If you cannot establish high precision on your bench equipment and know that you have, you will not have precise results, and you are only going to chase your tail. The horizon method is precise in function, as it uses an established infinity point, not an artificial one, and you can see when adjustment is out. You do not have to use the horizon; it can be a tree on a hilltop several miles away, for example. I prefer to use the moon at night, as it is a high contrast true infinity target. Using the focusing screen image to set mirror angle might seem crude, but it's not. It's a simple and real-world method that works very well, because it relies on a non-variable target that requires no calibration. Once precise mount-to-film plane distance is set, a ground glass at the film plane establishes the point of precise focus, then the mirror angle and screen height are matched to it.
Not to denigrate the bench method, which is much more practical in a commercial situation. But to build your own precision optical test setup requires a precise means of fabrication. How are you going to precisely determine center of the lens mount? How are you going to know that the laser beam is precisely perpendicular to the film plane? So using a real-world infinity target and calibrating by observing focus on the screen is faster, easier, more practical, and more trustworthy.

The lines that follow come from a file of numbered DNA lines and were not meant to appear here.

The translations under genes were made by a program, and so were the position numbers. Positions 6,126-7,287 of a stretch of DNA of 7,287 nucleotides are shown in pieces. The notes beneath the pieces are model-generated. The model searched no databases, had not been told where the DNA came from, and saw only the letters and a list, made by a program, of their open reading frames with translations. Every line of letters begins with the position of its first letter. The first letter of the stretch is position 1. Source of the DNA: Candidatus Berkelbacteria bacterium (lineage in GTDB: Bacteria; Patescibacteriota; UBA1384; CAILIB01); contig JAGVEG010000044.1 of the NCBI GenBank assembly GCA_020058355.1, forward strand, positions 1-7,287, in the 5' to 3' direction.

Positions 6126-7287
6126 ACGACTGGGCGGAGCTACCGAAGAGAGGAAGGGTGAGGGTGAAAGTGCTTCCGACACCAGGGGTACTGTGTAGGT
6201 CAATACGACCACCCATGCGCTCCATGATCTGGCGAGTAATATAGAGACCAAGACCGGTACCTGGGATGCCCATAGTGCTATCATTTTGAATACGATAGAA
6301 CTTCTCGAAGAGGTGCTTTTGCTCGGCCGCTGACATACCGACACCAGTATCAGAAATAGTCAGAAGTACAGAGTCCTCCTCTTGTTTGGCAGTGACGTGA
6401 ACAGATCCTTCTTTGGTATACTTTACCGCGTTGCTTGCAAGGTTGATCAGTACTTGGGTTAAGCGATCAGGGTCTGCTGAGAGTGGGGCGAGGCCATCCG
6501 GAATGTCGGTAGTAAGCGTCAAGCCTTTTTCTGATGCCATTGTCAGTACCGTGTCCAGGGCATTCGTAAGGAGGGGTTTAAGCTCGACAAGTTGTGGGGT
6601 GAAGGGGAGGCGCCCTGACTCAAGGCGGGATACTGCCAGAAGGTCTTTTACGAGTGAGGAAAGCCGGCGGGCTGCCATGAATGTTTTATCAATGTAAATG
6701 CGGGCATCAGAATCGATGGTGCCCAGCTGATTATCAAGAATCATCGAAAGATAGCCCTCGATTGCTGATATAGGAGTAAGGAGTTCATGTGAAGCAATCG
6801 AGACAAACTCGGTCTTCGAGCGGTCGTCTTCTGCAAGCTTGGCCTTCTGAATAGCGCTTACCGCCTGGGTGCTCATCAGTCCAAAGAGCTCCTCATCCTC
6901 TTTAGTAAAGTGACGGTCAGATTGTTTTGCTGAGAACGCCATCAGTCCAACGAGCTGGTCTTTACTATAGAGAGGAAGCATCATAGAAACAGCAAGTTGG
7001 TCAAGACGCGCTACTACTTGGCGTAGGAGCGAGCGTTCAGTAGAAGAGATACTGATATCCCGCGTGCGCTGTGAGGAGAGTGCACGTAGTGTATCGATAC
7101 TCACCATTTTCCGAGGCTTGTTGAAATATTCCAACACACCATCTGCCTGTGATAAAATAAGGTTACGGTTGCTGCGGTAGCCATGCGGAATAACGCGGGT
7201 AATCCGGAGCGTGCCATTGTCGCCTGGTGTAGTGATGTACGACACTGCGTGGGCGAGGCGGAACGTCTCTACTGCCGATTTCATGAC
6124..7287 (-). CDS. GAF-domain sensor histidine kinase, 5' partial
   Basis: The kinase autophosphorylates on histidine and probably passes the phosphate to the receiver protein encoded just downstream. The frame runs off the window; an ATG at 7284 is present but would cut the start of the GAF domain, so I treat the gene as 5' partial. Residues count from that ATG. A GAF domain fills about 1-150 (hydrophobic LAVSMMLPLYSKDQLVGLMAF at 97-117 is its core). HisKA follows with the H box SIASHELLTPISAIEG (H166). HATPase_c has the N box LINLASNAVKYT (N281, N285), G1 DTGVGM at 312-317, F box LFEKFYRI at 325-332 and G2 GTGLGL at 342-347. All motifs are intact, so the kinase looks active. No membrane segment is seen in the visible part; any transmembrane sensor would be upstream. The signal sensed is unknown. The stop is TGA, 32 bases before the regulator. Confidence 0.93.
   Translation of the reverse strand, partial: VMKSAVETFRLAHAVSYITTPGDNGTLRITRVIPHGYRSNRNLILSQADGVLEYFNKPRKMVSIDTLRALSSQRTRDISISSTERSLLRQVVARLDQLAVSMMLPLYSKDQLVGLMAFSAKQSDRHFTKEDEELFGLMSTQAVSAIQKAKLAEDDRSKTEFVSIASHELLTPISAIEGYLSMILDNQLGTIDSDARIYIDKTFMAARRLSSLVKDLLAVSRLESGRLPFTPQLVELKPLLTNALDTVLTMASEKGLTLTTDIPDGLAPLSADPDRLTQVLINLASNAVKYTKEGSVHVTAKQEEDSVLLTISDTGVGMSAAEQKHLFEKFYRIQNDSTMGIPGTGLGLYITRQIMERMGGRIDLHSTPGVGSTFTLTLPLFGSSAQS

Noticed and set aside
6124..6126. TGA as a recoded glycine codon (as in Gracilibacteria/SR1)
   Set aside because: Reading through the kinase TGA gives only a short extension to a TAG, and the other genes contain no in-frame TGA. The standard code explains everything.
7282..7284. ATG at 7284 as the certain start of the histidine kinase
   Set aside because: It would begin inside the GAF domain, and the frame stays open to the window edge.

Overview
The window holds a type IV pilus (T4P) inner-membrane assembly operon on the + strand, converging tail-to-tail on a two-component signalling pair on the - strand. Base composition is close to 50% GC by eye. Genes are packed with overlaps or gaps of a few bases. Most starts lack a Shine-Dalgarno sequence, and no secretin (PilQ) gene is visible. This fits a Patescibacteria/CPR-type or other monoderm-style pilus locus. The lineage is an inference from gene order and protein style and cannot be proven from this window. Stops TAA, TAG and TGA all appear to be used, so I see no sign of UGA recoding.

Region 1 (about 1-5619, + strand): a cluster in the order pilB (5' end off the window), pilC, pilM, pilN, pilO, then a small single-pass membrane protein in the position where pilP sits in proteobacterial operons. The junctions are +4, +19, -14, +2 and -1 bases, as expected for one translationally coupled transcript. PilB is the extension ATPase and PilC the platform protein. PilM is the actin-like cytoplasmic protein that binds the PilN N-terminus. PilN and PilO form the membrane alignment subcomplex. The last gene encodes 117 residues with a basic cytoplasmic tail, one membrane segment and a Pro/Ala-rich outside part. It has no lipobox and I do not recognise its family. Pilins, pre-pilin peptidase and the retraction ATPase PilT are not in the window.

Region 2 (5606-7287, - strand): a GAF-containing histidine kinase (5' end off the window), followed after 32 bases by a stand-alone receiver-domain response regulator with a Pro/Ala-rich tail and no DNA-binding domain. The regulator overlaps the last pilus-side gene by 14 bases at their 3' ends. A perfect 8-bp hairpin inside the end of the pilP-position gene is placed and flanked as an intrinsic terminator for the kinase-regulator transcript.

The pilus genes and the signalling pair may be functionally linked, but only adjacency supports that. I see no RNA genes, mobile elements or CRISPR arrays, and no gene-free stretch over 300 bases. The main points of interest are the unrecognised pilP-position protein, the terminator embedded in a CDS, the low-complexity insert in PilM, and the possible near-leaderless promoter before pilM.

> Achieving some percentage of factory precision really isn't good enough. It's either in tolerance or it's out. I wouldn't want any repair person deciding that out of tolerance by 8% or 5% or even 2% is good enough. Don't worry about setting up an optical bench when you can use other means to set mirror angle- instead get some better precision tools, like a depth micrometer that reads to .01mm.
> You should bring that .04mm down to .02 or better, to give some room for error. Using the caliper is iffy, and the closer it reads to exact, the more likely you will be in tolerance. If your present measurement is precise, then you are out of tolerance, because the factory tolerance is .03mm. It makes no sense to start out not knowing where you are, because you will never know where you will end up.
> Make sure the focusing screen is flat, as stated in the manual. This is essential.